Agricultural Biotechnology

Before You Judge

Marshall A. Martin and Jean R. Riepe, Department of Agricultural Economics, April C. Mason, Department of Foods and Nutrition, and Peter E. Dunn, Department of Entomology


Biotechnology offers new opportunities and challenges. But what is it? How will it affect our food and agricultural system? Will it be good for consumers, farmers, and the environment?

After you read this publication, we hope that you will be better prepared to judge for yourself the contributions that biotechnology may make to our food and agricultural system, and how you might participate in the development, regulation, adoption, and use of agricultural biotechnology.

Biotechnology and Agriculture

What is biotechnology?

Biotechnology is a set of tools that utilize living organisms or parts of organisms to make or modify products, to improve plants or animals for agriculture, or to engineer microorganisms for specific purposes. People have been doing this for centuries. Breeding livestock is one example. Another is using bacteria, yeast, and other living organisms to make such familiar foods as bread, cheese, beer, wine, sausage, pickles, and yogurt.

Our understanding of biology and how to use it has grown tremendously over the last 200 years, and especially in the last 30 years. Scientists' greater understanding of life and its processes has enabled them to develop newer, more specialized techniques. These modern techniques using molecular biology have been labeled "biotechnology."

Think of biotechnology as a scientific toolbox filled with many tools. Some of the tools developed in recent years include cell and tissue culture, embryo transplantation, microbial fermentation, and genetic engineering. Scientists use these tools to do many things. They make new food products. They breed improved plants and animals. They do research on how living systems interact, such as plants with insects and soil organisms.

What is the connection between biotechnology and agriculture?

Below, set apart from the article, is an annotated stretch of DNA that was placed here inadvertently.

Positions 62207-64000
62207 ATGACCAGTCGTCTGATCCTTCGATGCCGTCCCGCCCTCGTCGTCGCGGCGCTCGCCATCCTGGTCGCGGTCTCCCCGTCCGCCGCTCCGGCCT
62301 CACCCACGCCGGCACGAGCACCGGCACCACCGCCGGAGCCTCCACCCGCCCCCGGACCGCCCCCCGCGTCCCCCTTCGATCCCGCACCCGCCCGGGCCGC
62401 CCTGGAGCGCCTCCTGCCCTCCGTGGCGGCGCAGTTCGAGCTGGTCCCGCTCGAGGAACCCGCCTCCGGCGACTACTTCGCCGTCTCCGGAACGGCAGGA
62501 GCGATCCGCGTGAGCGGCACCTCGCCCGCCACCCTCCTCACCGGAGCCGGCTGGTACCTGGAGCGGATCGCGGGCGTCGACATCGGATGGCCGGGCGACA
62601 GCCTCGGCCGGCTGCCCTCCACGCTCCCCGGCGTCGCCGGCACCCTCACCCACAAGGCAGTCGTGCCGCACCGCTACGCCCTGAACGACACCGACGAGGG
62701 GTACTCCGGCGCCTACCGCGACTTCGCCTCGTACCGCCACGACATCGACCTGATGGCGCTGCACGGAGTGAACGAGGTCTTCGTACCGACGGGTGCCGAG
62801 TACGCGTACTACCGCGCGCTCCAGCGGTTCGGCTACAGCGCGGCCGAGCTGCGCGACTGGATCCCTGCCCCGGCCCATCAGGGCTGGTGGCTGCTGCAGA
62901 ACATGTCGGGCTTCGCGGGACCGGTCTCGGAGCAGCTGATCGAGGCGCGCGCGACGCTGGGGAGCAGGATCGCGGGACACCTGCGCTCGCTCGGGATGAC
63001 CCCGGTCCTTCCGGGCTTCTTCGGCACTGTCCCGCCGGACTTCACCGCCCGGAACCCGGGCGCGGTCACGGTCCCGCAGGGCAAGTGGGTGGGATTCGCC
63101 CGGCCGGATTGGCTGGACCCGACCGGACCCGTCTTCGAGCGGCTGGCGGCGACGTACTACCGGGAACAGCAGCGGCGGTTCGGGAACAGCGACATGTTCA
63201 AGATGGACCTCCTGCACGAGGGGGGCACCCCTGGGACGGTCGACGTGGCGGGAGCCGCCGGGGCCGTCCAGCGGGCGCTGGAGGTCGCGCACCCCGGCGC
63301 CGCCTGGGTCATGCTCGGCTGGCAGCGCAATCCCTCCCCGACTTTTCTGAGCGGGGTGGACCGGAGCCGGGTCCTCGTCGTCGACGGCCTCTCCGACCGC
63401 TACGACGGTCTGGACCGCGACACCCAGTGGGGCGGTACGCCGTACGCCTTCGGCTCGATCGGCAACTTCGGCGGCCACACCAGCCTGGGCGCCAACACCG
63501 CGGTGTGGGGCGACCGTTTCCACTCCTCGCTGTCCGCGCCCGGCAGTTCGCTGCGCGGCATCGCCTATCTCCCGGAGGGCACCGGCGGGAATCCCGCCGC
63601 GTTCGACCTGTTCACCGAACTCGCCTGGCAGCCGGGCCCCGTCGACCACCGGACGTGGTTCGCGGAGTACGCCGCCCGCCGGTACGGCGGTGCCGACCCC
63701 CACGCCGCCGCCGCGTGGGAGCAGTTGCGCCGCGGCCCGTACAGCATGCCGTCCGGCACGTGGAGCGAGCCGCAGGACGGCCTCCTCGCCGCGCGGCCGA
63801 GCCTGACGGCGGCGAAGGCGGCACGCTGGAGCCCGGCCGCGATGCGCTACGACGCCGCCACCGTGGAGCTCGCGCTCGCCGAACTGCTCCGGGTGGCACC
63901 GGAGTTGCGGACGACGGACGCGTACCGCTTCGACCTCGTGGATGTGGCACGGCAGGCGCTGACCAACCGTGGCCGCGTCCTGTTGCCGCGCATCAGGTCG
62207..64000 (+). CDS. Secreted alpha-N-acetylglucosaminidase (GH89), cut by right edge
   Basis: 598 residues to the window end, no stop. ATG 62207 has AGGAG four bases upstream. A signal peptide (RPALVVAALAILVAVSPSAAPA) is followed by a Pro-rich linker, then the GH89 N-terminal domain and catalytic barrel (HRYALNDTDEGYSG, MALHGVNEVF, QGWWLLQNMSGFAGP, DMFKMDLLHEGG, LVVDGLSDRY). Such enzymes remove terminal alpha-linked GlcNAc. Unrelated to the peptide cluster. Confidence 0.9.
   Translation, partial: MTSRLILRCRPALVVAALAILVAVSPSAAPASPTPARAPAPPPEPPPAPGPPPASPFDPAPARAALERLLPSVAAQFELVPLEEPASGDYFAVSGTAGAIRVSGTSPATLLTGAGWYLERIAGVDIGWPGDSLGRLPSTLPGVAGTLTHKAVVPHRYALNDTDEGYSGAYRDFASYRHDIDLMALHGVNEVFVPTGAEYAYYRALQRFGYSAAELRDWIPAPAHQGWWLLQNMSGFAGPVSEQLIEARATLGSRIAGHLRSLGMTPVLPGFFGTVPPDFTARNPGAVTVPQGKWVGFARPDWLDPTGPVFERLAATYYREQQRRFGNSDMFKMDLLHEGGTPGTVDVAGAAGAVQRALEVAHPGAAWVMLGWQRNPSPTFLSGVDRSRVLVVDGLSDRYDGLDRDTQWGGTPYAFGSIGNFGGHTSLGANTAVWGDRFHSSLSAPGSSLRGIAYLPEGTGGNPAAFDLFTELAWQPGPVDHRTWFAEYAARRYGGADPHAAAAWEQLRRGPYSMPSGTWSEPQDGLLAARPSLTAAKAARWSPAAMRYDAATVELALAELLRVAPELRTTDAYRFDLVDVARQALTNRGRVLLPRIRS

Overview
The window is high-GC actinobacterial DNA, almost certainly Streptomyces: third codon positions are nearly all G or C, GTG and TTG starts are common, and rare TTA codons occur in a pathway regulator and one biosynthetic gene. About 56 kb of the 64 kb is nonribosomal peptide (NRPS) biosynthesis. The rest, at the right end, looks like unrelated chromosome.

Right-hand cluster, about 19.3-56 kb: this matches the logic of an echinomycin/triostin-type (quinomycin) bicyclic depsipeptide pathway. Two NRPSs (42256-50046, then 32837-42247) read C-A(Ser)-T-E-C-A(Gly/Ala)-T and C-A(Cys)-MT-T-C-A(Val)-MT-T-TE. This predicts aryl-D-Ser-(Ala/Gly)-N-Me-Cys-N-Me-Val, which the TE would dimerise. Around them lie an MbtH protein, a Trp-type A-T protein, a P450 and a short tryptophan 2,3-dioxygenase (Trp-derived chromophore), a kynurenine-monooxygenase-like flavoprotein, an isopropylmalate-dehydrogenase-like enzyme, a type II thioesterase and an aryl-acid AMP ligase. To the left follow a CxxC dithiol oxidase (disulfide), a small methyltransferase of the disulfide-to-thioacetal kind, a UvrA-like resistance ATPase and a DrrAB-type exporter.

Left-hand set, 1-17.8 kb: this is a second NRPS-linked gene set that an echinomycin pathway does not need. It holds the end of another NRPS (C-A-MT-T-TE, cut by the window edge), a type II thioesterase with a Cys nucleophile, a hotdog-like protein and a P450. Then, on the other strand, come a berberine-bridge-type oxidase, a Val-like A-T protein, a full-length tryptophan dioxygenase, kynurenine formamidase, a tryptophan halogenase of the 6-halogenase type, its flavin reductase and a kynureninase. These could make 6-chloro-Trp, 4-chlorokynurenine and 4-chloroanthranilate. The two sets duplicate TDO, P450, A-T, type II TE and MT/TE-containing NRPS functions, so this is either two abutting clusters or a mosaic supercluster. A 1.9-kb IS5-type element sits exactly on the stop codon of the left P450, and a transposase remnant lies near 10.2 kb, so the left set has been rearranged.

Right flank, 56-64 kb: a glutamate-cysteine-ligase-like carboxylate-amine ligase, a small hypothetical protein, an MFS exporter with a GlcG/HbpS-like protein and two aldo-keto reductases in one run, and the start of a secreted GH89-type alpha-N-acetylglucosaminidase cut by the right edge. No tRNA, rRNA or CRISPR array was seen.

The techniques of biotechnology can be used to modify plants and animals and to change agricultural production systems on the farm. But the use of biotechnology in the food chain doesn't stop with the farmer. Many food processing techniques also are based on living systems. Food scientists can use biotechnology to modify food processing techniques and food ingredients.

What agricultural products and improvements can we expect from biotechnology?

For plants, biotechnology research has focused on two fronts. One is to make crop production more efficient. Scientists are working to develop crop varieties that can withstand environmental stresses such as drought, flood, frost, or extreme temperatures. A related area of research is adapting crops to regions where they are not normally grown because of climate, altitude, or rainfall.

Biotechnology also is being used against plant pests such as weeds, insects, and diseases. These pests cause significant crop losses each year. Some researchers are using biotechnology to develop biological pest controls. Others have genetically engineered crops to resist diseases and insects. Herbicide tolerance has been engineered into some crops to increase weed control options.

The second front of crop biotechnology research is the creation of "designer" crops, genetically engineering new varieties for specific purposes. Scientists are developing fruits and vegetables that have longer shelf lives, transport better, look or taste better, or that are higher in nutritional quality. Food processors sometimes desire crops with particular characteristics. For example, tomatoes containing less water have been developed to reduce processing and transportation costs. Some field crops, like corn or potatoes, could be more useful to food processors if there were varieties with better processing qualities or additional nutritional qualities such as protein or starch content. Crops also are being altered to develop varieties for specific industrial purposes. Oilseed crops such as soybeans and canola may be engineered to produce new fuels or industrial lubricants.